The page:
Colorado schools tax campaign for Initiative 22 begins in earnest

JEFFERSON COUNTY, Colo. - A campaign to raise income taxes to pay for public school upgrades gets started in earnest Thursday.

Gov. John Hickenlooper will launch the public campaign for Initiative 22 for a Jefferson County high school. The measure would ask voters to increase income taxes nearly $1 billion a year to pay for school improvements including statewide full-day kindergarten.

Supporters of the measure have already turned in signatures to petition the question onto ballots. They're still awaiting a ruling from the secretary of state on whether they made ballots this November.

Opponents say the tax hike is too big and that the schools overhaul doesn't make the right kinds of changes to improve schools.

Here is a partial list of the spending proposed by Senate Bill 213:

- $100 million annually to the Education Innovation Grant Fund

- $80 million annually for distribution as special education funding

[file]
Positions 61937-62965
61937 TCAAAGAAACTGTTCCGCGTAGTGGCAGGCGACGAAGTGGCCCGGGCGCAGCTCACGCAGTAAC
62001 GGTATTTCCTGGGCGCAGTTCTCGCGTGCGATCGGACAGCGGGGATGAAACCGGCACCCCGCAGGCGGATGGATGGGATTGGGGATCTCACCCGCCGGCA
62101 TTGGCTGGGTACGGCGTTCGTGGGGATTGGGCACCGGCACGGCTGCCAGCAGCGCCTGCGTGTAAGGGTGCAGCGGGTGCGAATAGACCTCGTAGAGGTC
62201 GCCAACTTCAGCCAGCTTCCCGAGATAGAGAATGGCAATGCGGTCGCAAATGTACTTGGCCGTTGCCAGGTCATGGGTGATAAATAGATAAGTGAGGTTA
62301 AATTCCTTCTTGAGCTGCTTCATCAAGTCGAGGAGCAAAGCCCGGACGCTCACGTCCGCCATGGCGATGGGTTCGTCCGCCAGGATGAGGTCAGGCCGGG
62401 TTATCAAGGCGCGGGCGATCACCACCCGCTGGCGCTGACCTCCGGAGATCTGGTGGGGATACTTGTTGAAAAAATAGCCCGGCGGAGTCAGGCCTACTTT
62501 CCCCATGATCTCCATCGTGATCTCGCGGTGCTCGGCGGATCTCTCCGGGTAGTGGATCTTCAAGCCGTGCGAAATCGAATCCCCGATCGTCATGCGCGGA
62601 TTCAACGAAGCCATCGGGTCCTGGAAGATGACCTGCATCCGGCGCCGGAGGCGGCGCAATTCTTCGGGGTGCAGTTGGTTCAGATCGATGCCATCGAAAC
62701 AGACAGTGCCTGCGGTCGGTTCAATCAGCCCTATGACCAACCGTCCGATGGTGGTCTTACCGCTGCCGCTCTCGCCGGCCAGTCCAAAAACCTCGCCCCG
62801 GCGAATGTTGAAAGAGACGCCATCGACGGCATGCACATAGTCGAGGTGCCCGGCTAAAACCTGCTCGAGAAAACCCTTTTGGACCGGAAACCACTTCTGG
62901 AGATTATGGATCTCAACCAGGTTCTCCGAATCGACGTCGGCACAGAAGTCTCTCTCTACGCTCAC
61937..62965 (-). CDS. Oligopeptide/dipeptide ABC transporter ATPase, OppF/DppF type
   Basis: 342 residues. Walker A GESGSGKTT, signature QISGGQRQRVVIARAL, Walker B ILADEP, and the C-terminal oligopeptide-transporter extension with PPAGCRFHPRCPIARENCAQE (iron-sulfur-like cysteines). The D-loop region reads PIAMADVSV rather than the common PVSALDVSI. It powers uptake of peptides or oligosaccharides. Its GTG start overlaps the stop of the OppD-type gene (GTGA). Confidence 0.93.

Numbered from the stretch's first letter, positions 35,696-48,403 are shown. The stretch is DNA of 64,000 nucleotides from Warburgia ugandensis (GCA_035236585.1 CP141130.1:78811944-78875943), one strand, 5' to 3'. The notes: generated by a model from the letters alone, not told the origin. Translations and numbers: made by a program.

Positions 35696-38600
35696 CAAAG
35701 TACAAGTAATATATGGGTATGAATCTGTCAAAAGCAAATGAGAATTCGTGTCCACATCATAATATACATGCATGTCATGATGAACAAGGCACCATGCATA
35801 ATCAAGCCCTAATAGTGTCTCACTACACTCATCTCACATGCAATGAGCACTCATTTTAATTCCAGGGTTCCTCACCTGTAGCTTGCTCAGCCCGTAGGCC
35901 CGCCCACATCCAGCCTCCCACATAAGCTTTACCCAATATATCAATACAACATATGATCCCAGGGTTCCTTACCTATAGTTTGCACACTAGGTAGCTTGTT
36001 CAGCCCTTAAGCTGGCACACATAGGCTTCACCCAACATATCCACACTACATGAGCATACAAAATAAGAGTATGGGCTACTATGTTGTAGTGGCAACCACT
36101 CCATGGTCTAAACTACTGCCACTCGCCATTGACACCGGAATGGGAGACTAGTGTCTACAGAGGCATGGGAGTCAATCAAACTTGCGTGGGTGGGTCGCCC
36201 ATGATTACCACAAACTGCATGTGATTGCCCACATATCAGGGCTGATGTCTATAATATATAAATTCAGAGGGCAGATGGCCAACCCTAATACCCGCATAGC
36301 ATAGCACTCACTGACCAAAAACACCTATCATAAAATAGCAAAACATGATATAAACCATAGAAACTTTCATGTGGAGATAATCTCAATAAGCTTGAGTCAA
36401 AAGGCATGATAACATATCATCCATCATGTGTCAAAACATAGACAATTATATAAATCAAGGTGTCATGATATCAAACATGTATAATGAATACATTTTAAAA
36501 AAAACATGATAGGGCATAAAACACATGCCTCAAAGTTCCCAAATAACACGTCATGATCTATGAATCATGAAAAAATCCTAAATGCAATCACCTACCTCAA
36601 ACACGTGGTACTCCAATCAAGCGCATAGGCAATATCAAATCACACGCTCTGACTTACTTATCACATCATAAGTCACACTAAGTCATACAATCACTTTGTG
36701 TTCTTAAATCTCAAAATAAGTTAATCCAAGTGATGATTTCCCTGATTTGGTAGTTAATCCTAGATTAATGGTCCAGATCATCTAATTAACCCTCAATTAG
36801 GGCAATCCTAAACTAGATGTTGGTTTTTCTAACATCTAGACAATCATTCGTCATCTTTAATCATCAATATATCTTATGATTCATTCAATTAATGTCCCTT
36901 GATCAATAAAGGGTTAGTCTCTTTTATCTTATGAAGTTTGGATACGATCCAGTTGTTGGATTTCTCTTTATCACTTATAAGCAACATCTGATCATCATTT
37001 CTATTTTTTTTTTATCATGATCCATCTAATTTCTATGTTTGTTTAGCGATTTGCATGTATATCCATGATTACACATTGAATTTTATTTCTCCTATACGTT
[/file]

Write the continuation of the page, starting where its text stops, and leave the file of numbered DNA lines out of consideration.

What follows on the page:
- $6 million annually to a statewide program to provide career opportunities for highly effective educators

- $5 million annually for funding programs for gifted or talented students

- $5 million annually to cover costs of a data system for a new financial and human resource reporting system

- $1.3 million annually for distribution to the boards of cooperative services

- $1 million for the costs of the mill levy vote

The Denver Post reported that to pay for the changes, Colorado's current income tax rate of 4.63 percent would be raised to 5 percent on earnings up to $75,000 a year and 5.9 percent for earnings above that threshold.

Read more about the tax increase in the Denver Post:

Read Senate Bill 213:

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